The US also accused the EU of using sensitive products to counterbalance the level of new market access it was offering, because the EU wished to maintain higher protection levels for 8% of its farm products. The EU insists that it is already very open to agricultural exports from the developing world, providing tariff and quota free access to the 50 LDCs through its Everything But Arms system and absorbing more farm goods from LDCs than the rest of the developed world combined. 

  • Agricultural subsidies: 

Although agriculture makes up only 8% of world trade, it represents the main income source for about 2.5 billion people, mainly in developing countries. However, farmers from poor countries are unable to compete with vastly subsidised exports from the EU, US and Japan. 

The EU agreed to slash its overall trade-distorting subsidies (OTDS) by 75%, as the G20 group of developing countries were requesting. This would have seen EU OTDS levels reduced from €58.1 billion in actual spending in 2004 to a future cap of around €28 billion. 

The US proposal to reduce its OTDS by 53% would have cut its WTO-permitted spending limit from $48.2 billion to roughly $22.7 billion, but the EU and G20 complained that this could actually lead to an increase in US farm subsidies as the latter actually only paid out $19.7 billion in such payments in 2005. They demanded minimum cuts of 60% and 75% respectively, but the US refused to give in.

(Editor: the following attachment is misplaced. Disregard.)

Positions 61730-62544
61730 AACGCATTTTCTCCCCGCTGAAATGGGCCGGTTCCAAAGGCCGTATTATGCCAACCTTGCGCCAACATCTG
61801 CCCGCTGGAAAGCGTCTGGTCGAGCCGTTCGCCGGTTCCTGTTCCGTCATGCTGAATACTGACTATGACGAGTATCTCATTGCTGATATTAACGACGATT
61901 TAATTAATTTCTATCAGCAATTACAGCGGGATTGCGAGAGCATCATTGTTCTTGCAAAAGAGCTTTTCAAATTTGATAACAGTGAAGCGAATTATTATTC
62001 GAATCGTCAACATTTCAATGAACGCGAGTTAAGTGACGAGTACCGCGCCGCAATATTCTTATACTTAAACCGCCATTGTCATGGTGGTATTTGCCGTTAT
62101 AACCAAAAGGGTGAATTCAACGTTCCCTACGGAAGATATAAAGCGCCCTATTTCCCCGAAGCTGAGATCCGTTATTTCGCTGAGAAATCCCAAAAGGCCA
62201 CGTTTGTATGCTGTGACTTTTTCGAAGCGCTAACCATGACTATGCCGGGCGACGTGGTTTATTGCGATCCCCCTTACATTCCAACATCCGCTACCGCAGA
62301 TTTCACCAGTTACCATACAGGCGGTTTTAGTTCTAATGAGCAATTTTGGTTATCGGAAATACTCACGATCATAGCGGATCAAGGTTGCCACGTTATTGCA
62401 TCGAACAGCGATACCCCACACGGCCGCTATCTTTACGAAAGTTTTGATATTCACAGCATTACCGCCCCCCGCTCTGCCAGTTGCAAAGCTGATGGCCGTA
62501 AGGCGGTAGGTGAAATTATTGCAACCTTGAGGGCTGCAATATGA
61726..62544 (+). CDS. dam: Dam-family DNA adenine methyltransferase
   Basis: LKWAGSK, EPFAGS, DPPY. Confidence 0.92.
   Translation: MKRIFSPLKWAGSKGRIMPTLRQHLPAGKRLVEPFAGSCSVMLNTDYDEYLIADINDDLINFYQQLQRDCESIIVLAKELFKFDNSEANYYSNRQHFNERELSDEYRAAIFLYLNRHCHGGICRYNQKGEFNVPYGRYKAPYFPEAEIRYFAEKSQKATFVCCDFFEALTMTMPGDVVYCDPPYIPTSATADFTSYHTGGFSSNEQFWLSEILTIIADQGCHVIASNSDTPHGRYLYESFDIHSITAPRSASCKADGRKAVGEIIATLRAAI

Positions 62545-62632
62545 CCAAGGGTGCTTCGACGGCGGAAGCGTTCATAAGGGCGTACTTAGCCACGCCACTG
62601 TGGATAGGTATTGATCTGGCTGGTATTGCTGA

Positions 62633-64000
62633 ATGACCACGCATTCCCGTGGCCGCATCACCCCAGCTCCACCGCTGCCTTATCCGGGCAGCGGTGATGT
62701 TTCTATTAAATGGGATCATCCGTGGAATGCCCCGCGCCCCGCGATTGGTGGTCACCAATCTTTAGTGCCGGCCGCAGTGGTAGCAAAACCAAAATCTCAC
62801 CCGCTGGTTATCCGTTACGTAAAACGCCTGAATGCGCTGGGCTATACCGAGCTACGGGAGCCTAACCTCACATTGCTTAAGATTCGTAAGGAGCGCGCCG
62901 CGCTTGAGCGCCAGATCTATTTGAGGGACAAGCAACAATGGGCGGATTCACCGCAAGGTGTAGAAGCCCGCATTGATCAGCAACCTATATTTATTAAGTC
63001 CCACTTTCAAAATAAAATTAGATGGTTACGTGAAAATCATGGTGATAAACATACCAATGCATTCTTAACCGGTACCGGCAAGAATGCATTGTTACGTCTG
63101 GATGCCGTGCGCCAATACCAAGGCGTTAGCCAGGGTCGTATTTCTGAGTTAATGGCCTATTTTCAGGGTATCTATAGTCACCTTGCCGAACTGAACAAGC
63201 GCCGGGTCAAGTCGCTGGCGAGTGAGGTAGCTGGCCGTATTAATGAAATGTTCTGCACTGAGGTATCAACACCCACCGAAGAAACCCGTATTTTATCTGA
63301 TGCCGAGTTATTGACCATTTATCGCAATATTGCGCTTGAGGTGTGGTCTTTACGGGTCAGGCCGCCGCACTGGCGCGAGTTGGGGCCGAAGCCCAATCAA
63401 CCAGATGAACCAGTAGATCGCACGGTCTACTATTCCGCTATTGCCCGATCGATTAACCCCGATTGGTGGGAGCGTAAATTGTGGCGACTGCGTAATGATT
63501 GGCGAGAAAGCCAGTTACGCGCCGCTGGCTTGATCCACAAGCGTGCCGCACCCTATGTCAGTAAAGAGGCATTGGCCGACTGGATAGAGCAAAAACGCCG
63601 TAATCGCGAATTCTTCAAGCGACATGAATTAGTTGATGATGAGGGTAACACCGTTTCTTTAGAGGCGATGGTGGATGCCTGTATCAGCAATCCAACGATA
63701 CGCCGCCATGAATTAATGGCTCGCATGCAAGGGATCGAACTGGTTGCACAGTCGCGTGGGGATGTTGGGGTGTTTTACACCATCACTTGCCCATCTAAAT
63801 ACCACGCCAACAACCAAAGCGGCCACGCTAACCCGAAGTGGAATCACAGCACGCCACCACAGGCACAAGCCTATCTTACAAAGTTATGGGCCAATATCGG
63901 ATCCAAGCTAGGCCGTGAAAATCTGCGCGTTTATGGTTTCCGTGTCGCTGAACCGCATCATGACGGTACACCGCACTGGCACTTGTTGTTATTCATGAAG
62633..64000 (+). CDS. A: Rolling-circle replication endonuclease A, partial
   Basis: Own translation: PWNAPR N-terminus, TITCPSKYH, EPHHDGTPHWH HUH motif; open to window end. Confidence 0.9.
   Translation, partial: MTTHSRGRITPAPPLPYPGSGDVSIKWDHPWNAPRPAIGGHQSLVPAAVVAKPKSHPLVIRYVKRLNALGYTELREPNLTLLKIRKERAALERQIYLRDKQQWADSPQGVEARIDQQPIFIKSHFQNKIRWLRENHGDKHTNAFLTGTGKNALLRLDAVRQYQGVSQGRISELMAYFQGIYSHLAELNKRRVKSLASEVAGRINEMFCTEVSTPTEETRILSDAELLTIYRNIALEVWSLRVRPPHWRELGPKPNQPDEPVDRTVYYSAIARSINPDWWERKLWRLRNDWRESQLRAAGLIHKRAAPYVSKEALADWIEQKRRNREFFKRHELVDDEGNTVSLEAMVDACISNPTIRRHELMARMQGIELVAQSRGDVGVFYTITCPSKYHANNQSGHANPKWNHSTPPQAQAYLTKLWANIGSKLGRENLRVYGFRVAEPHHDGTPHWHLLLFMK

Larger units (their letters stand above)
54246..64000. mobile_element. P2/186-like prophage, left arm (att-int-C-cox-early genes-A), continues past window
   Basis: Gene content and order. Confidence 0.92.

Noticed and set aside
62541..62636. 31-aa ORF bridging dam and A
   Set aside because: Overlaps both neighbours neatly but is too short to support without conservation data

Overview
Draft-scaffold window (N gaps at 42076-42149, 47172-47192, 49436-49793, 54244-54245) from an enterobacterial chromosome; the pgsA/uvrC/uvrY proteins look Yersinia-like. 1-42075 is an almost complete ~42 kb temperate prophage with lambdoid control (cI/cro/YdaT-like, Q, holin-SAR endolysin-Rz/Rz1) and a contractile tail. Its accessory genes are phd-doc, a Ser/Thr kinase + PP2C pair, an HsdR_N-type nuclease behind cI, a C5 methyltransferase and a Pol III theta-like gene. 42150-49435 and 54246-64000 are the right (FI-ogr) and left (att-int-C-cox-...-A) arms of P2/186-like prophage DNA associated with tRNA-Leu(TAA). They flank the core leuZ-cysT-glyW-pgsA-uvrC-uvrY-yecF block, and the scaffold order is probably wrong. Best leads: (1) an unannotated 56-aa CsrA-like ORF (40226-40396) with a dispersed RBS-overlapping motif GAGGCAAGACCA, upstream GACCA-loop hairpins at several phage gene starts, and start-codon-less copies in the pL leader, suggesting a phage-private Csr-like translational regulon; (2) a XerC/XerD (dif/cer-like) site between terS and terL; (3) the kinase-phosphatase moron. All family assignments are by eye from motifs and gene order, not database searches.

• Industrial market access: 

Negotiations on non-agricultural market access (NAMA) were pushed forward by the EU and US who were looking to gain access to the huge markets of emerging economies like China and Brazil. Meanwhile, developing countries were keen to protect their infant industries and maintain their preferential access to rich countries. 

Negotiators finally agreed that industrial tariffs should be cut according to the so-called ‘Swiss formula’, entailing higher cuts for the highest tariffs and the introduction of a tariff ceiling; but they failed to agree on the actual structure of the reduction formula or on the level of the cap. The EU and the US had suggested that maximum rates on manufactured goods should be 10% for developed countries and 15% for developing countries. Developing countries, on the other hand, wanted a tariff cap of 30% for themselves, which would entail softer average cuts.